Epigenetic mechanisms have emerged as links between prenatal environmental exposure and disease risk later in life. Here, we studied epigenetic changes associated with maternal smoking at base pair resolution by mapping DNA methylation, histone modifications, and transcription in expectant mothers and their newborn children. We found extensive global differential methylation and carefully evaluated these changes to separate environment associated from genotype-related DNA methylation changes. Differential methylation is enriched in enhancer elements and targets in particular "commuting" enhancers having multiple, regulatory interactions with distal genes. Longitudinal whole-genome bisulfite sequencing revealed that DNA methylation changes associated with maternal smoking persist over years of life. Particularly in children prenatal environmental exposure leads to chromatin transitions into a hyperactive state. Combined DNA methylation, histone modification, and gene expression analyses indicate that differential methylation in enhancer regions is more often functionally translated than methylation changes in promoters or non-regulatory elements. Finally, we show that epigenetic deregulation of a commuting enhancer targeting c-Jun N-terminal kinase 2 (JNK2) is linked to impaired lung function in early childhood. Synopsis Genome-wide epigenomic and transcriptomic data reveal that maternal smoking induces important changes in the methylome of mothers and their children that affect in particular enhancer regions. These changes are stably maintained for years in the epigenome of the child. Comprehensive genome-wide sequencing reveals global changes in DNA methylation, chromatin states, and gene expression in mothers and their children associated with smoking during pregnancy. Such DNA methylation changes are stably maintained for years in the child. Taking into account genotype effects on methylation reveals a core set of genotype-independent, environmental driven DMRs, which are massively enriched in enhancers. Epigenetic deregulation of JNK2 enhancer at time of birth is linked to impaired lung function later in children's life. Genome-wide epigenomic and transcriptomic data reveal that maternal smoking induces important changes in the methylome of mothers and their children that affect in particular enhancer regions. These changes are stably maintained for years in the epigenome of the child.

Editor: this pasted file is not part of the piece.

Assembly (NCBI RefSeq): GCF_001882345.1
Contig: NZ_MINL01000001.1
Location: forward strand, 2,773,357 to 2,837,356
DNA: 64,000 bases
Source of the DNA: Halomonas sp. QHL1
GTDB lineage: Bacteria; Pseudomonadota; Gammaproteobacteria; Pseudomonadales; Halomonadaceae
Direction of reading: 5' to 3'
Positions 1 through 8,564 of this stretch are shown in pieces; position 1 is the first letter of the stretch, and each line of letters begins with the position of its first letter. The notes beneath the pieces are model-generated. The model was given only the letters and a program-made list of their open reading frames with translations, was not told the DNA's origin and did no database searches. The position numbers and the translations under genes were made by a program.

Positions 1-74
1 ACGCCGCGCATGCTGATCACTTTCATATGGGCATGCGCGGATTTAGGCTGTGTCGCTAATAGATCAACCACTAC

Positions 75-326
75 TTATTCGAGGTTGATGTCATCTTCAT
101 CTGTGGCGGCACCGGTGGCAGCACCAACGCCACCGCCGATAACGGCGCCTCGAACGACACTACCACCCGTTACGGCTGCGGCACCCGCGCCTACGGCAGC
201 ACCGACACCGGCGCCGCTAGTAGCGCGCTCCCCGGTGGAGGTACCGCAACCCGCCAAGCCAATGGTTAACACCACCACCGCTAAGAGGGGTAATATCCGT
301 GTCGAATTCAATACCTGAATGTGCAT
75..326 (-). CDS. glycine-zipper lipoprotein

- enhancer deregulation
- histone modifications